Warm Customer Engagement for Digital Financial Services

Archive: June 2015

Texting People Out of Poverty

June 25, 2015

Posted by Dante Cassanego

Written by Laura Shin

Carmen Hernandez, 34, lives in Dallas with her husband and five children. Her husband works in construction, earning about $50,000 a year. Hernandez makes party decorations and tailors clothing, making $800 to $1,000 a month.

In February 2014, the family only had $300 in savings. That month, Hernandez began using a program called Juntos that sends text messages to her mobile, a basic cell phone.

Pati_phone_2 (1)The texts would ask her things like, “Do you want to save more?” If the answer was yes, she would respond with an amount, which would be deposited into her savings account. Or, they might ask if she had an emergency and remind her that she could use her savings. Or, they might just encourage her to continue saving.

A year later, the family savings was closing in on $5,000.

“All the messages they send really help me,” said Hernandez, with her 14-year-old son acting as translator. “If I didn’t use it, I would save less.”

The San Carlos, California-based company behind the program, Juntos, promotes financial inclusion and helps first-time bank account holders, or the “newly banked,” to manage their money. “Our hope is to increase active client rates and active balances in accounts,” said Katie Nienow, cofounder and vice-president of business development.

The company got its start in 2009 at the Institute of Design at Stanford, when a student named Ben Knelman (now CEO) created a simple app to help the school janitors. Initially, a janitor named Karina laughed at the idea that she could save on her $21,000 salary. But a year later, she had saved $2,000 by using the app. Juntos went on to win the innovation award for financial inclusion at the 2012 G20 summit in Mexico City.

In a pilot study in Colombia, participants working with Juntos ended up with 50 percent higher balances than the control group. Many users, who already feel connected to their phones—one referred to hers as her baby—end up feeling such a personal connection to the app that they respond with messages like, “I just want to thank you for your help. Your motivation has been very useful.”

The company now has 200,000 users, obtained through partner financial institutions, in Colombia, Mexico and Tanzania. A team of writers with backgrounds from psychology to design use behavioral economics and on-the-ground research to customize each version to the dialect and culture of that country. Juntos also has a version for users in the United States, which is targeted at recent immigrants who are new to the banking system.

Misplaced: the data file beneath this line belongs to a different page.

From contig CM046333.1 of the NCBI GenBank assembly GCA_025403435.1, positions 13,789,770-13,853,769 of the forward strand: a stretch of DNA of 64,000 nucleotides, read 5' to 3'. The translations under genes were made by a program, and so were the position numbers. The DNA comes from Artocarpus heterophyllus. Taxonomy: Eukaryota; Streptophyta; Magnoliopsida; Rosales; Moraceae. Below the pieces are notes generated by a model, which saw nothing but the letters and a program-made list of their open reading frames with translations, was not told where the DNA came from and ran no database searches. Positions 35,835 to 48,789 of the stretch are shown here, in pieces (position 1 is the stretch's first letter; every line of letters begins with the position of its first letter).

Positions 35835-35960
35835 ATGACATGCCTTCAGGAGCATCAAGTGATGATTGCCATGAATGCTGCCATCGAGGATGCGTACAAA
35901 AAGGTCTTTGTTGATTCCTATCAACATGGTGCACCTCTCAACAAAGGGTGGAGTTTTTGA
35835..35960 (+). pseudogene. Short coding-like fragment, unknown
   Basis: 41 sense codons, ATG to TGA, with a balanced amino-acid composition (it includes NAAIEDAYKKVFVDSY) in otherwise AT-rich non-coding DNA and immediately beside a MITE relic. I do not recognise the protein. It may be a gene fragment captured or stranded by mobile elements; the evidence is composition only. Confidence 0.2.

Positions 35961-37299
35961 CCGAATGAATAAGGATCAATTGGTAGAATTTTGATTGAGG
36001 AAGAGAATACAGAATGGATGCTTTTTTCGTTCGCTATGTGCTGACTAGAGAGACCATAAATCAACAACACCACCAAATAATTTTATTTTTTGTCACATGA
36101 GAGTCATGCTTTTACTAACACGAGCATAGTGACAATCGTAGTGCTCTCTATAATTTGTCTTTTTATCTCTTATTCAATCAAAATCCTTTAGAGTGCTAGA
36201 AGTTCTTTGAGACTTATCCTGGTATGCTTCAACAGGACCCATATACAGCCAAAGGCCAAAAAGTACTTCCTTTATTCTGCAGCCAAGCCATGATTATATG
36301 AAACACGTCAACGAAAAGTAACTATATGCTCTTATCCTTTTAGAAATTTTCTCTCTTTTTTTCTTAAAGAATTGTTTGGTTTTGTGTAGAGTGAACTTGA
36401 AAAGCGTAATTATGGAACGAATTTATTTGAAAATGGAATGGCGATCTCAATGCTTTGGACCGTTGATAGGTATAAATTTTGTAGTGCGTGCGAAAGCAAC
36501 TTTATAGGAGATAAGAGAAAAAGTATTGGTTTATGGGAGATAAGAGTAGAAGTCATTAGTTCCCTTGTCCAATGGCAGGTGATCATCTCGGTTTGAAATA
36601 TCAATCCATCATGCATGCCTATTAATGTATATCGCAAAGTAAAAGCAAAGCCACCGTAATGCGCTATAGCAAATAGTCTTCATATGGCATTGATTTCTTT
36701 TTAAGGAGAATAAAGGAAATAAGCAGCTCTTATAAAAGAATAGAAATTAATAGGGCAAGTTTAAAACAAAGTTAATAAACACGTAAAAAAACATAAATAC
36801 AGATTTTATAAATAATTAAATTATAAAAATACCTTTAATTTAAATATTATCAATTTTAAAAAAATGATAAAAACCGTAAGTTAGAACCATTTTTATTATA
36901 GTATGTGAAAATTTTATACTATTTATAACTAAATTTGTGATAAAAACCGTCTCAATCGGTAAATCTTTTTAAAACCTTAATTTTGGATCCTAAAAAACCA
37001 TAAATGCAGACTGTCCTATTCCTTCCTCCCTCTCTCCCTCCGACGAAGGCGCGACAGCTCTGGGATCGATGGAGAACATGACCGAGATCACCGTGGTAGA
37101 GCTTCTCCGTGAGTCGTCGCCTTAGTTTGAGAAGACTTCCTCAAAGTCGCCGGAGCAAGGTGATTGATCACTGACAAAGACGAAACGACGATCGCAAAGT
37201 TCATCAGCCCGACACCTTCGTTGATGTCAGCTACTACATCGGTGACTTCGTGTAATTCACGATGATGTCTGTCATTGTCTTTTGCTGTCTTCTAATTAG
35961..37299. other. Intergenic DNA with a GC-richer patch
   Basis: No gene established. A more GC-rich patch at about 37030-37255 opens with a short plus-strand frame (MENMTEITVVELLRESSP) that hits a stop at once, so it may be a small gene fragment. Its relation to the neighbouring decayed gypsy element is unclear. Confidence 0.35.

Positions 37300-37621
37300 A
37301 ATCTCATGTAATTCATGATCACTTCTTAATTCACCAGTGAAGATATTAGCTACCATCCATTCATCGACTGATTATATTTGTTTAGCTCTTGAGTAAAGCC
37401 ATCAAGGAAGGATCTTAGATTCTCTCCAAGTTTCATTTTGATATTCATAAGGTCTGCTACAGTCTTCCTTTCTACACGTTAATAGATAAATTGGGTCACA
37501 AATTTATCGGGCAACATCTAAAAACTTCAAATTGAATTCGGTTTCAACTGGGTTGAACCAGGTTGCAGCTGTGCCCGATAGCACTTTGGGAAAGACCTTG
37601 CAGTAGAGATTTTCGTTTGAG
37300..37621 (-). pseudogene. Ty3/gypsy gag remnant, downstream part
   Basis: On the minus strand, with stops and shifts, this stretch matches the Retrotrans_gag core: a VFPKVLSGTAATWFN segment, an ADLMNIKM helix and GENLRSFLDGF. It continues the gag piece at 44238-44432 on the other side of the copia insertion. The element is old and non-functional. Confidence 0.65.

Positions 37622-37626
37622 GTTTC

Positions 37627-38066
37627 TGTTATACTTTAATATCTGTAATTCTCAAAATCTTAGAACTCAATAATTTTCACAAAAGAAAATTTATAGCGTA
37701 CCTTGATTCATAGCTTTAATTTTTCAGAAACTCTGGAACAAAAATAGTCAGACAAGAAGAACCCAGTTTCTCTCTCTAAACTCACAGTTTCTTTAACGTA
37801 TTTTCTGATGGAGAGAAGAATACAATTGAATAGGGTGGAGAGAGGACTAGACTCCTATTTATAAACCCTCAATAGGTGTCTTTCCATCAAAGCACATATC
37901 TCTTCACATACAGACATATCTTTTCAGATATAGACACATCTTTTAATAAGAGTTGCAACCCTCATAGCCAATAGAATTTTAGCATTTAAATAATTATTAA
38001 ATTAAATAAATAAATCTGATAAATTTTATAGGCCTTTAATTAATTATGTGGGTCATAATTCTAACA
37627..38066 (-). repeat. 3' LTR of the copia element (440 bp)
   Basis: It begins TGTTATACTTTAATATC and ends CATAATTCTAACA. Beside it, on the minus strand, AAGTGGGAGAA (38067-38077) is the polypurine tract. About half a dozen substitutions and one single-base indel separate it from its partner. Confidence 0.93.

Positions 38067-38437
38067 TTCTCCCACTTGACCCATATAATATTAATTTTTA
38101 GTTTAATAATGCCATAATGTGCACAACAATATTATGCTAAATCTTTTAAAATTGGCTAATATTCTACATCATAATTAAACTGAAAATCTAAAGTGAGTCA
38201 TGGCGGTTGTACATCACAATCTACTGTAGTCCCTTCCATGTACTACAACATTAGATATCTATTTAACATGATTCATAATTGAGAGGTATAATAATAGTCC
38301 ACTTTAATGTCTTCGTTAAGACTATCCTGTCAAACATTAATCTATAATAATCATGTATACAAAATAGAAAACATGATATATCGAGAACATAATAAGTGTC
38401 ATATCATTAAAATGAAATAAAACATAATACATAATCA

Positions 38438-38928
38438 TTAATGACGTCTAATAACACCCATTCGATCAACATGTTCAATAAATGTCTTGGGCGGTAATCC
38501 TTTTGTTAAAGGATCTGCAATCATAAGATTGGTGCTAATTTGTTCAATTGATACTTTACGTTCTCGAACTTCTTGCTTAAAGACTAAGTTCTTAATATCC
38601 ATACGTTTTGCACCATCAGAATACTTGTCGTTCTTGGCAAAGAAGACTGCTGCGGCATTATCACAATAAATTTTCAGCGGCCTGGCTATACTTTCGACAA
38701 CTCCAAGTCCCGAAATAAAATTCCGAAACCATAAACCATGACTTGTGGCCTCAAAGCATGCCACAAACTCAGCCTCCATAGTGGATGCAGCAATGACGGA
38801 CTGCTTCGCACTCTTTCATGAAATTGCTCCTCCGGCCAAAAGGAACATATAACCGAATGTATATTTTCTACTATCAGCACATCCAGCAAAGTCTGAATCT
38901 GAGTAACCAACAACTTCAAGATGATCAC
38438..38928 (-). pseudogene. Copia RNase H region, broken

“In recent years, innovations like branchless banking, mobile banking and mobile money have meant that banking services could be provided to the poor at cheaper cost, so access to financial services was becoming a reality for the poor,” said Nienow. But while banks have an easy time getting people to open accounts, customers often immediately let their accounts fall dormant, or unused. Dormancy rates for the newly banked range from 40 to 90 percent around the world.

People who don’t have active accounts may engage in behaviors that put their money at risk. They may keep cash at home, where it might get stolen. Or they may use risky or difficult-to-liquidate informal savings vehicles, such as asking a family member to hold their cash or buying inventory for their small business.

“When the poor have their money weighing too heavily on their minds, they’re not able to give their mind to other things with their full presence, which has implications for their job performance and their future earning potential,” said Nienow, citing studies that showed that people perform less well on IQ tests when money is scarce.

Dormant accounts also cost the banks, which spend time and money to develop, advertise and maintain them. That makes Juntos and financial institutions natural partners: the banks have customers that Juntos can target for financial inclusion, and Juntos can help banks lower dormancy rates.

After enrollment, which may or may not be automatic, depending upon the institution, a user receives a note from Juntos explaining that the service acts as a free financial coach. The company will try several different texts to see what gets the person to write back, then refine its algorithms based on the responses it receives. “We’re constantly testing different messages to see what resonates the best,” said Nienow.

Once a customer replies, Juntos will ask her if she’s interested in a particular aspect of the account. For instance, if she gets free health insurance for maintaining a certain balance, the company will send reminders of that.

Antonique Koning, a financial sector specialist at The Consultative Group to Assist the Poor (CGAP), says that Juntos’s use of algorithms to analyze big volumes of customer data and continually update responses is innovative among organizations tackling financial inclusion. She feels that the Juntos platform helps people to believe in their banks.

“Providers need to become much more focused on the customers, better understand the customers’ realities, needs and preferences, and develop solutions that help,” she said. “People don’t trust the financial system because the system doesn’t speak their language.”